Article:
Less than a Landcruiser.
We support many of the points Dr. Watson noted in her description of
the aid community in Sierra Leone (1) and also salute the good work that
the Welbodi Partnership is conducting at Ola During Children’s Hospital in
Freetown; however, there are also some encouraging results in Sierra Leone
from collaborative initiatives that have required relatively little
financial investment. The Society of International Surgeons (SIHS), in
collaboration with the local surgeons at Connaught Hospital in Freetown,
the Sierra Leone Ministry of Health and Sanitation (MOH), and the World
Health Organization (WHO) has had great success in addressing the issue of
emergency and essential surgical care, the so-called “neglected step-
child” of public health (2).
In February 2008 an assessment of most Sierra Leonean hospitals where
surgery is performed was conducted and the results were recently published
(3). However, instead of strictly being an academic exercise, SIHS through
its flagship program Surgeons OverSeas (SOS) began addressing the problems
the survey highlighted by providing salary incentives for Connaught
Hospital operating theatre staff and surgical ward nurses; facilitated two
3-day emergency surgery workshops; delivered a 40’ container of medical
supplies and equipment; and brought in six volunteers for technical
support. The total cost for all of these interventions was less than the
price of a single Landcruiser.
The results have been nothing less than spectacular. At Connaught
Hospital, major operative procedures are up by 51% for the year, while
overall hospital mortality is down by 1%. Just recently, the framework for
post-graduate training in surgery was established at Connaught Hospital
with morning handover meetings, consultant ward rounds, a journal club,
and morbidity and mortality conferences. Countrywide, forty-five medical
officers and nurses received training in emergency surgery, trauma care,
anesthesia, and emergency obstetrics, and each received a copy of the WHO
manual Surgical Care at the District Hospital and a CD with the Integrated
Management of Emergency and Essential Surgical Care toolkit – which are
now being used as an important reference text in many of the district
There are numerous problems in providing safe surgical care at
hospitals in Sierra Leone, including a lack of infrastructure and even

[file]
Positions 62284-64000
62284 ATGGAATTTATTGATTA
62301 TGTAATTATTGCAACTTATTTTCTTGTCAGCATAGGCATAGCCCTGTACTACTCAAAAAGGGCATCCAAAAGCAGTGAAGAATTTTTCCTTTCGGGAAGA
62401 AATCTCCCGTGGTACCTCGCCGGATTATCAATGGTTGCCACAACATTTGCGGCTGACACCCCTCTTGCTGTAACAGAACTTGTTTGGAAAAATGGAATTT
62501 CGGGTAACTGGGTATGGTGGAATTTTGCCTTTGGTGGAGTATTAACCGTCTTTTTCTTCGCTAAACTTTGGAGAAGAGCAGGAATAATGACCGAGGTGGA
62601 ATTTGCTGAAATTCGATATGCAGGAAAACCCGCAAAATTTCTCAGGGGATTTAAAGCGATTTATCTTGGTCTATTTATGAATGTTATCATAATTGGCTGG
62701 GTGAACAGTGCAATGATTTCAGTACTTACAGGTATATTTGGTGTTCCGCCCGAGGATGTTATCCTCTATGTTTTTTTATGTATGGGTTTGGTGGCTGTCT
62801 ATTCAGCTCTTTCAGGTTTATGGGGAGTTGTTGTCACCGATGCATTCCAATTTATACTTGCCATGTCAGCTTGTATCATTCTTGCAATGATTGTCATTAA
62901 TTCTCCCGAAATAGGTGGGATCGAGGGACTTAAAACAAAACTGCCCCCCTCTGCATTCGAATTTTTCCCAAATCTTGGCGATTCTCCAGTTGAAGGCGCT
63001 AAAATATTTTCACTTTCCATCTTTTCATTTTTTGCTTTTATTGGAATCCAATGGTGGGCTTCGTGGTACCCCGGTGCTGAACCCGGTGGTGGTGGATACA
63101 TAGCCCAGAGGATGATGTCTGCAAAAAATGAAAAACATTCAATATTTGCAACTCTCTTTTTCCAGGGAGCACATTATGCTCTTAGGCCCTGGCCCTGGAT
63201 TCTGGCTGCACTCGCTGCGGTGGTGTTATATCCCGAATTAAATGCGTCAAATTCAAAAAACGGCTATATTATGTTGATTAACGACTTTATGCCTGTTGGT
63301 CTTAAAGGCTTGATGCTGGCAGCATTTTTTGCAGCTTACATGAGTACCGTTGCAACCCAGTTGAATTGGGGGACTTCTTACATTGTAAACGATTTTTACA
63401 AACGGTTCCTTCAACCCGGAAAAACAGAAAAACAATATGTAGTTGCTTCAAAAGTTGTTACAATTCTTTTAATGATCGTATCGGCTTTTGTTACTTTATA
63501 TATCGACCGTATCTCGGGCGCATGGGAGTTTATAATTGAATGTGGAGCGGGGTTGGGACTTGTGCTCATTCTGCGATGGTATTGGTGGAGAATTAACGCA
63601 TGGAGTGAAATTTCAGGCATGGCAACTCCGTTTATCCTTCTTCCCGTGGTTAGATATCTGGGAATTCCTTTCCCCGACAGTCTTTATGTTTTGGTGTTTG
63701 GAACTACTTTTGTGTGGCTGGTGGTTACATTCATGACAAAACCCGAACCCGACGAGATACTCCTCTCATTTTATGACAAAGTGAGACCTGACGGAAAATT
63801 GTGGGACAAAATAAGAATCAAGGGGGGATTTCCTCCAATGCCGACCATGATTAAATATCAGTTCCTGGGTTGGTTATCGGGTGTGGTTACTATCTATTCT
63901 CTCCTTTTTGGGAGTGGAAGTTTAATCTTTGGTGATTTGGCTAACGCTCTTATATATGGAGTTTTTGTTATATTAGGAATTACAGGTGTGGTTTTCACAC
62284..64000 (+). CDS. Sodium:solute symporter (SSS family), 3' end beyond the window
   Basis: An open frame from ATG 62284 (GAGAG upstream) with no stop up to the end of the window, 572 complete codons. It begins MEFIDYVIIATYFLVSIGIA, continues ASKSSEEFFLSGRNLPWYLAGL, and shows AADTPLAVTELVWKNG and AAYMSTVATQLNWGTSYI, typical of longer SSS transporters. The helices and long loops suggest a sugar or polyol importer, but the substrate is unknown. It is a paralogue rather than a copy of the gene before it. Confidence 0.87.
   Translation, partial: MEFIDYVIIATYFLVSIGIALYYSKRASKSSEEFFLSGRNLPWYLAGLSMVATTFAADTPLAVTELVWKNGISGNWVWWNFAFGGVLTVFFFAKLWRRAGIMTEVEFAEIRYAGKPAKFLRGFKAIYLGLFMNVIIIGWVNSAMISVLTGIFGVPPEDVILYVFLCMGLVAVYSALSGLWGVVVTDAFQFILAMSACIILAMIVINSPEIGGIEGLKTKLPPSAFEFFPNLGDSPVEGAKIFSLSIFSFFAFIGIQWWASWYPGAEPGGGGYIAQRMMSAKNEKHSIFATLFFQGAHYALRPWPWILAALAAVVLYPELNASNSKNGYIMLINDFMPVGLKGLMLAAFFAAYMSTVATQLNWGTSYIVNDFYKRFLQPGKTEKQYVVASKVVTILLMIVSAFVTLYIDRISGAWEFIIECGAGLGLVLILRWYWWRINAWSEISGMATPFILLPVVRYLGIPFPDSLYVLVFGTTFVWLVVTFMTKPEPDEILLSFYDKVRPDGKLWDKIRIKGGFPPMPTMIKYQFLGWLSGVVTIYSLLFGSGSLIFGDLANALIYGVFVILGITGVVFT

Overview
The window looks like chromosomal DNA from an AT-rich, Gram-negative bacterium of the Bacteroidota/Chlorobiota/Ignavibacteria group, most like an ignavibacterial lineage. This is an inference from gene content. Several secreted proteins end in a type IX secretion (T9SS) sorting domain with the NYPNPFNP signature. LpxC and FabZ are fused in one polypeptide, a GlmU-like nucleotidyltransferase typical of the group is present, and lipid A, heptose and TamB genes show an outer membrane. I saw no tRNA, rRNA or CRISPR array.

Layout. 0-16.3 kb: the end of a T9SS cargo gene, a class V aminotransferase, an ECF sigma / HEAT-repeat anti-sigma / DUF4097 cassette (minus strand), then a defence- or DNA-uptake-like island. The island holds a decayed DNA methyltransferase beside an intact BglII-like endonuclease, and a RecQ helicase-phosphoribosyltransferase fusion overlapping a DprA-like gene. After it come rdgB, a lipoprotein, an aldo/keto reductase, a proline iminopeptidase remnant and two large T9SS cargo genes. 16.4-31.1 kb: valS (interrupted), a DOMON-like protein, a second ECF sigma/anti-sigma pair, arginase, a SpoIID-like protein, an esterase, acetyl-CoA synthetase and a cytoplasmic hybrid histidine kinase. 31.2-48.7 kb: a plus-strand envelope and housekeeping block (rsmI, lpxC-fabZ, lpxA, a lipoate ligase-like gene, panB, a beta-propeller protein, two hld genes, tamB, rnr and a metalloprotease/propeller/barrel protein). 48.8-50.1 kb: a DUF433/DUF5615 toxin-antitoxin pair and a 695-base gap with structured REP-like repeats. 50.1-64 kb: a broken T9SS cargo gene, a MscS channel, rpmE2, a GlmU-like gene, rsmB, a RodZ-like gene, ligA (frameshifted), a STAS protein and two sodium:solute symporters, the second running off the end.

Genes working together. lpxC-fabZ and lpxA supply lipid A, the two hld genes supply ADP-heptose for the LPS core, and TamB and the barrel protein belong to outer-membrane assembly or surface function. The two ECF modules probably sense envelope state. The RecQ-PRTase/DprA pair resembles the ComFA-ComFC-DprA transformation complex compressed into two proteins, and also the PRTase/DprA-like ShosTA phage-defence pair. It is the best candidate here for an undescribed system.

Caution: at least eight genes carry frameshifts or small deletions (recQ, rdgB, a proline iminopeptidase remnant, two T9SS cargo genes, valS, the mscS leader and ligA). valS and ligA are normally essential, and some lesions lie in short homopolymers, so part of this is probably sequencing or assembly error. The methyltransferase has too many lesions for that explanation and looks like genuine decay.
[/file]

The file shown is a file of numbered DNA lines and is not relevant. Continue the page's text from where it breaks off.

running water, however, the efforts of SIHS in close collaboration with
local surgeons, the MOH and WHO has improved staff morale, reduced
absenteeism, and led to the ability to conduct more emergency operations
for patients with no financial means.
We look to continue these collaborations and in the future expand
these programs to all the district hospitals and eventually health posts
in Sierra Leone. In the coming months, emergency surgery workshops will be
held on a regional basis in various district hospitals, salary incentives
will continue and hopefully be expanded, and additional supplies and
equipment will be brought in. We envision this SIHS strategy as a new
paradigm incorporating academic research with simultaneous programmatic
interventions that immediately begin addressing the needs of the subject
We feel that given the current global economic downturn it will be
important to continue providing assistance to the most vulnerable
populations, however, there is also a need to reevaluate the large budgets
of many current programs and collaborative efforts such as those conducted
by SIHS may be a more suitable alternative.
1.Watson, H, Aid, aid everywhere but still not a drop in the sink,
BMJ 2009; 338:a3136: 239.
2.Farmer PE, Kim JY, Surgery and Global Health: A View from Beyond
the OR, World J Surg, 2008 Apr; 32(4): 537-42.
3.Kingham TP, Kamara TB, Cherian MN, et al, Quantifying Surgical
Capacity in Sierra Leone: A guide for improving surgical care, Arch Surg.
Competing interests: No competing interests